Carmelo Bene

M.: Carmelo Bene, Marilena Fogliatti. Scgf.: Carmelo Bene. Mus.: Luigi Zito. Int.: Carmelo Bene, Cosimo Cinieri, Michela Martini, Rossella Bolmida, Cesare Dell’Aguzzo. DCP. Col.

T. it.: Italian title. T. int.: International title. T. alt.: Alternative title. Sog.: Story. Scen.: Screenplay. F.: Cinematography. M.: Editing. Scgf.: Set Design. Mus.: Music. Int.: Cast. Prod.: Production Company. L.: Length. D.: Running Time. f/s: Frames per second. Bn.: Black e White. Col.: Color. Da: Print source

Film Notes

The story of Carmelo Bene’s television version of William Shakespeare’s Othello is a troubled one, involving a succession of announcements, disappearances and appearances starting in 1979 when Carmelo Bene filmed a version of his Otello o la deficienza della donna for the Italian broadcaster RAI. Filming took place at Studio 1 in Turin, which was set up with state-of-the-art tools for video experimentation and four different cameras. Carmelo Bene, who had staged the same show at the theatre a few months earlier, knew exactly what he was looking for with television, as he told Italo Moscati in “Cineforum” in 1978: “Television is a tool that lets you delve into the human landscape. What do I mean? The human landscape is created by the actors, who are not as far away as on stage but are a living reality that can be investigated meticulously. The camera becomes a kind of exploring eye that captures everything, even the smallest details, and provides the opportunity of telling stories by selecting from an enormous quantity of materials.”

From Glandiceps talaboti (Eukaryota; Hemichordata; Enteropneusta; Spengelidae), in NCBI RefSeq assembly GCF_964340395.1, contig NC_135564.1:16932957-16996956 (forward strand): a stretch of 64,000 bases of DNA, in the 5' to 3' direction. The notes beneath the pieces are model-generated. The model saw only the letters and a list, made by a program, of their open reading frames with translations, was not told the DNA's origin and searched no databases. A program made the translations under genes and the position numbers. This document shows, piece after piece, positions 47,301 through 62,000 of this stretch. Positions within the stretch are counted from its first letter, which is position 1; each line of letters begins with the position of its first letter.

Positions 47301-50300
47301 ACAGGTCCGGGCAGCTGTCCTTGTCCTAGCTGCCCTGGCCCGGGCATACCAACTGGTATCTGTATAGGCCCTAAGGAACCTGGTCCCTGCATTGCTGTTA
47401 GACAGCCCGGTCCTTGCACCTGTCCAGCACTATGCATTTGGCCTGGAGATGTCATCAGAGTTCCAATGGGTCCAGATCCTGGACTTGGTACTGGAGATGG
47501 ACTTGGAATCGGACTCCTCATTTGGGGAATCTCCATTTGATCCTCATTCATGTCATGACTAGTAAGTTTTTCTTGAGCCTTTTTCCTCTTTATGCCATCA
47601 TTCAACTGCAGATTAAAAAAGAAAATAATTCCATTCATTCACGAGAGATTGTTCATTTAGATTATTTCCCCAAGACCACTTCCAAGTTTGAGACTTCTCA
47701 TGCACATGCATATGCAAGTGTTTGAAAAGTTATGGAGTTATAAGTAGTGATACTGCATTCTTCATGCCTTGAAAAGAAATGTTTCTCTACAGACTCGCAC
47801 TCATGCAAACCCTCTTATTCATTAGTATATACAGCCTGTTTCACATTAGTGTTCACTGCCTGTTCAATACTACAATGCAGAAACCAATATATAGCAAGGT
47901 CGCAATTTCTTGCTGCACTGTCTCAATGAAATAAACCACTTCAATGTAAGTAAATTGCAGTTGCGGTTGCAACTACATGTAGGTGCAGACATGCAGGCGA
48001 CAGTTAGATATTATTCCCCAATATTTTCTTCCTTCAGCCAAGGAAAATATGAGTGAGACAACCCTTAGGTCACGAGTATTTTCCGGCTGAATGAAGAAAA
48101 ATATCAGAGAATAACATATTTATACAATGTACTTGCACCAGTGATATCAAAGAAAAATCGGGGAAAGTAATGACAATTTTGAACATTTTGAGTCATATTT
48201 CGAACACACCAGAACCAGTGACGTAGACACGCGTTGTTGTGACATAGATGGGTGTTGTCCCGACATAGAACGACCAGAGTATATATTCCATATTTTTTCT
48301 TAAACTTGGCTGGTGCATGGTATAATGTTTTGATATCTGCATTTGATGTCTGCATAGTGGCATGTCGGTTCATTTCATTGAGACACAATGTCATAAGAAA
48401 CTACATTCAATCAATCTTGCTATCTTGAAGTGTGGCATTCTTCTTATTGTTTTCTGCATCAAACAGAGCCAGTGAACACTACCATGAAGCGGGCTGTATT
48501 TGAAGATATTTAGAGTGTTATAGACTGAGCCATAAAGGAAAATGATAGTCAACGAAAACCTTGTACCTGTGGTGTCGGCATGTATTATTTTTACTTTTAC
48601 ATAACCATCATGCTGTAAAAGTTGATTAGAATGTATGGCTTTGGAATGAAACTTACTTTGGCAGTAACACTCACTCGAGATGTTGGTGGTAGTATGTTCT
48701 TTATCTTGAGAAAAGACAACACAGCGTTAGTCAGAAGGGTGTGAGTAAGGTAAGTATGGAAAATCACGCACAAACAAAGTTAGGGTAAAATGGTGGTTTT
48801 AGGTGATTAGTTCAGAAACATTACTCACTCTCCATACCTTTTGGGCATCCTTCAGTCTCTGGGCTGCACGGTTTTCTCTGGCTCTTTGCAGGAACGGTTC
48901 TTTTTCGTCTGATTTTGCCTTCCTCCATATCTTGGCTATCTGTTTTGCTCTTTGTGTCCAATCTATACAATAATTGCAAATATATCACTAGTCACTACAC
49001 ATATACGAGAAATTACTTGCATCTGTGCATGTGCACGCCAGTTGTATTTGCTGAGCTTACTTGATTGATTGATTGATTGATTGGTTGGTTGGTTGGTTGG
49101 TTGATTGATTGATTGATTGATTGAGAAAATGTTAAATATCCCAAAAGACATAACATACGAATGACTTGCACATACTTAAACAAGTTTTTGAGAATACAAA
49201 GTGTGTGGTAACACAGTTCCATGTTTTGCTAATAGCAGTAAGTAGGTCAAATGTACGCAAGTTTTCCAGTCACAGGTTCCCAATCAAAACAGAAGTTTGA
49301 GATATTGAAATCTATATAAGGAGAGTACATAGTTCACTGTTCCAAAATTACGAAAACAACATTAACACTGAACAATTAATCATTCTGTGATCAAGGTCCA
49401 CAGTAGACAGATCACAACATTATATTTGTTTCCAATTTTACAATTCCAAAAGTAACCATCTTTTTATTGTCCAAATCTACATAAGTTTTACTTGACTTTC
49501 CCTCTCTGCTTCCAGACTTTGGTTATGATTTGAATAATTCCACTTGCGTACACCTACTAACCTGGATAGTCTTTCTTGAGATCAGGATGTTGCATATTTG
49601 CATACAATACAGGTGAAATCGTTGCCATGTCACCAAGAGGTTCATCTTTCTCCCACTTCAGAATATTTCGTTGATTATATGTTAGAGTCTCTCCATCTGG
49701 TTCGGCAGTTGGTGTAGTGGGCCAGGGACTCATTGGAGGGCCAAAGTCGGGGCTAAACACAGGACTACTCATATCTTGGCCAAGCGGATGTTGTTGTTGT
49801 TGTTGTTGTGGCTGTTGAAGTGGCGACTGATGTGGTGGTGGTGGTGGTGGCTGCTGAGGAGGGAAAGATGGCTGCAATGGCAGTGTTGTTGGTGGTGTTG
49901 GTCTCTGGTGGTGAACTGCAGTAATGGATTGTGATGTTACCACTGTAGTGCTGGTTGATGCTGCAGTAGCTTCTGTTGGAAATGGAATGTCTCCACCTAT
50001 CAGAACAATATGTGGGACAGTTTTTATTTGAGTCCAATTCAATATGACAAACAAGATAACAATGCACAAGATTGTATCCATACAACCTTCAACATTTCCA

After filming, Bene began editing with Marilena Fogliatti, again in Turin where, at the same time, Michelangelo Antonioni was editing The Mystery of Oberwald, a contemporary RAI production experimenting with the potential of video. Daily discussion took place between the two, according to Fogliatti, but it lasted only a few weeks since Bene stopped editing to resume  his theatre work. He came back to the footage twenty years later, when he was already ill, and called Marilena Fogliatti back to complete the job. Otello o la deficienza della donna was Carmelo Bene’s last work, and it was screened for the first time at the Teatro Argentina in Rome on 18 March 2002, just two days after his death. Thanks to the friendship between Enrico Ghezzi and Bene, Fuori Orario. Cose (mai) viste took over the tapes with the 1979 footage. Some parts were broadcast on the night of 5 April 2002, titled Infinity (H)Otello and edited by Donatello Fumarola. Since then, the tapes had remained at Fuori Orario’s archive until a move last year brought back to light 28 cassettes containing all the footage used by Bene to edit Otello o la deficienza della donna.

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